An Aug. 13 agreement between state and Federal authorities resolves long-standing issues and promises to remove bureaucratic obstacles to the restoration of the Everglades in South Florida under the Comprehensive Everglades Restoration Plan (CERP). The "master agreement" establishes uniform terms and conditions for the project partnership agreements under which the U.S. Army Corps of Engineers and the South Florida Water Management District will cooperate and share costs for the CERP projects.

“The master agreement allows us to move forward on construction on any CERP project,” says Kenneth Ammon, the South Florida Water Management District’s deputy executive director for Everglades restoration. “It’s a huge win for the taxpayer.”

Congress established CERP in 2000 as a 50-50 partnership with the State of Florida to restore the dying Everglades ecosystem. The original budget of $8.7 billion has grown to $10.9 billion and is projected to grow much more, while estimated completion dates have slipped. Of about $3 billion spent to date, Florida has contributed $2.6 billion, mostly to buy land where CERP projects are to be sited, while the Federal government has spent only a bit more than $400 million.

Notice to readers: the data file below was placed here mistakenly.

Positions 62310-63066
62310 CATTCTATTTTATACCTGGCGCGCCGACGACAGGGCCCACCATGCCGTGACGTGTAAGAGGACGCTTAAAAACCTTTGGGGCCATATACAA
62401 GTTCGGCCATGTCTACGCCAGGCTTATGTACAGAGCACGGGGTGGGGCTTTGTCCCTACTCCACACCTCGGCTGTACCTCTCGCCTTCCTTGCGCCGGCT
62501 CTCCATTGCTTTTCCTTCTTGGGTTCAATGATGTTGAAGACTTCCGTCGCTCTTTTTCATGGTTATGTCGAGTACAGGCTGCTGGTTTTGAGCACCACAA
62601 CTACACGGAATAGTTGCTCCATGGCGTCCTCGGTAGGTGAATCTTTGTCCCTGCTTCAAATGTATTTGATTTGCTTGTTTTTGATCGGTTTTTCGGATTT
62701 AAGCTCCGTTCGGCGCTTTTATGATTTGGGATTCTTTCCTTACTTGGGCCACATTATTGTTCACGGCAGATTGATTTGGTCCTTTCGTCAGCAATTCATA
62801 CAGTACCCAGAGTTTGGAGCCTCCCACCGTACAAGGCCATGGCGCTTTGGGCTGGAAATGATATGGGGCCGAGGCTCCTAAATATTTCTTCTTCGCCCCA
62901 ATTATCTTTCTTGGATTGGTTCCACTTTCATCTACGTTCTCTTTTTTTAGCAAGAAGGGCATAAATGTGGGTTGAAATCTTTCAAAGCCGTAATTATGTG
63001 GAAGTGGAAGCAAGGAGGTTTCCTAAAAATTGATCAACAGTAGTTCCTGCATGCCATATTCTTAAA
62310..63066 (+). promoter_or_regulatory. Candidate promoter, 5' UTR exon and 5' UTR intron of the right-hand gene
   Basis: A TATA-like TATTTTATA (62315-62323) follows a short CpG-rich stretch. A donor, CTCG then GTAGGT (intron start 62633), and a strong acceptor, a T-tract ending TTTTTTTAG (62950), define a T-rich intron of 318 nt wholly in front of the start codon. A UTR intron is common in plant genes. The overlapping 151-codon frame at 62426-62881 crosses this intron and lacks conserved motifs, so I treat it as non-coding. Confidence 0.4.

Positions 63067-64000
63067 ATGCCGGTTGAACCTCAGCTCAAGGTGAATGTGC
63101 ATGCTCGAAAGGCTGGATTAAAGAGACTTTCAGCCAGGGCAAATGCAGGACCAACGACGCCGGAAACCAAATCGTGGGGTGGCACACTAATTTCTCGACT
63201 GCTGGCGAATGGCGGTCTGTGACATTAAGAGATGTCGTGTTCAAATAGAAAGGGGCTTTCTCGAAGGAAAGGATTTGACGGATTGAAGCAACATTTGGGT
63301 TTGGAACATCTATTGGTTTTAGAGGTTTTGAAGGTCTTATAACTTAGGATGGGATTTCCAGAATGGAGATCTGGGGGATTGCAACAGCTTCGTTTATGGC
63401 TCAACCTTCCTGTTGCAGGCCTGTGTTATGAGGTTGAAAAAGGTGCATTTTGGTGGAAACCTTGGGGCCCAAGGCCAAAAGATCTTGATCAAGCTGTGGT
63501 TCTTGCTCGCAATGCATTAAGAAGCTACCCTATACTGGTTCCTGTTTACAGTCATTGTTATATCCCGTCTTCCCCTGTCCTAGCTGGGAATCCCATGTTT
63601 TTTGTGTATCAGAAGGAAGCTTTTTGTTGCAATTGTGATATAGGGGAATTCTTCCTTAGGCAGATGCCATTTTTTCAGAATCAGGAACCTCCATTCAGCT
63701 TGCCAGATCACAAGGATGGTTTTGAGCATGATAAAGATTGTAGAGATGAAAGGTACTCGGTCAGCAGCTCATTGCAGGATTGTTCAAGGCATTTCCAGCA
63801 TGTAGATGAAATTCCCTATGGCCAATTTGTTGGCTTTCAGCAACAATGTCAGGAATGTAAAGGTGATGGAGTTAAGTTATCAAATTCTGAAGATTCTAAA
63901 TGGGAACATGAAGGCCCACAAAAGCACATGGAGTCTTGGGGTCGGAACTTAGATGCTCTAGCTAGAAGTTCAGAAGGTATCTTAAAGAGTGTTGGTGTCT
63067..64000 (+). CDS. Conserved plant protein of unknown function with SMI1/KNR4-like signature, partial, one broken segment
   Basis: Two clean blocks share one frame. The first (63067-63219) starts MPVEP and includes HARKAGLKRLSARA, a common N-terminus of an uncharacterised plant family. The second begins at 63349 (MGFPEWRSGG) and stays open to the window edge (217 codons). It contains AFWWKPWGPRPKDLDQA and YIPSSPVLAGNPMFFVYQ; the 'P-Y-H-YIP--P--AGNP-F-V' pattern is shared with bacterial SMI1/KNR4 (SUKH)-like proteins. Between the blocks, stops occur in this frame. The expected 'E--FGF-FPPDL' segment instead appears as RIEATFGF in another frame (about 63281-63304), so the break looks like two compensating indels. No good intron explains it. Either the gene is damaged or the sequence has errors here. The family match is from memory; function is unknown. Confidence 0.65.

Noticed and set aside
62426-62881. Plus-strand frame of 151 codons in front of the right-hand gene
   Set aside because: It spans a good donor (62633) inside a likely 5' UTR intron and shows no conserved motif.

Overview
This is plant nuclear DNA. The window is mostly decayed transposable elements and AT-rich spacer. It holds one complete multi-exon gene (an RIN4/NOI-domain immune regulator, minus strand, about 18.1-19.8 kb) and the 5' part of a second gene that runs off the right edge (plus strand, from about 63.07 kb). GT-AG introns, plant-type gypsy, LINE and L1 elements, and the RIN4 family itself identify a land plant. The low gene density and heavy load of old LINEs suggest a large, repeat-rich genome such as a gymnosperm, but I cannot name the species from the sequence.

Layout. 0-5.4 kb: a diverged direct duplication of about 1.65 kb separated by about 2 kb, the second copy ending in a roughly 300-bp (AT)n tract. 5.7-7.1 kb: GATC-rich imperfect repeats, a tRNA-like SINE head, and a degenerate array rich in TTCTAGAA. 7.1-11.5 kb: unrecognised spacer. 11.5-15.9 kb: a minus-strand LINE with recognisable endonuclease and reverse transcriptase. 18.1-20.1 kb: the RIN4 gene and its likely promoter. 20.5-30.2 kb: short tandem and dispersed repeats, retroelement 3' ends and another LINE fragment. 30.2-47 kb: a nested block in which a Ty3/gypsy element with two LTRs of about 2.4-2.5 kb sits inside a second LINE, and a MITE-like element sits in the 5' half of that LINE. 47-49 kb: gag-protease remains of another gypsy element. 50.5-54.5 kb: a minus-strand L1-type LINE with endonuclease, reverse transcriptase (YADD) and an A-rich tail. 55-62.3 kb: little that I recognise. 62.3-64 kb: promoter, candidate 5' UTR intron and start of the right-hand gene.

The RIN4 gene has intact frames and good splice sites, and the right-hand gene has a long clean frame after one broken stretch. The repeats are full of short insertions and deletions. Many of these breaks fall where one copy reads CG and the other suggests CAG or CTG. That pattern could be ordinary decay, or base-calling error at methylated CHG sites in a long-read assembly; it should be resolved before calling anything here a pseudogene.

But deciding on how to account for the shared costs has been a sticking point. Credit for land acquisitions was the most significant issue, says Nanciann Regalado, Corps spokeswoman. Florida’s property values soared in many cases after CERP properties were acquired, and notice to proceed was blocked pending settlement of disagreements between the Water Management District and the Corps over whether the state’s contribution would receive credit for the original purchase cost or for fair market value.

The Corps and the district have five pre-project partnership agreements totaling “hundreds of millions of dollars,” Ammon says, and the master agreement sets the terms and conditions for all of them to proceed as soon as Congress authorizes and appropriates the funds. Already, $65 million of appropriations were stuck in the pipeline for restoration of Picayune Strand, an 85-sq-mile failed development in Collier County that is fully purchased. Its drainage was halted by plugging canals and removing roads a few years ago, but pumping stations and other construction still are needed to complete its return to a relatively natural state. Source: Engineering News-Record.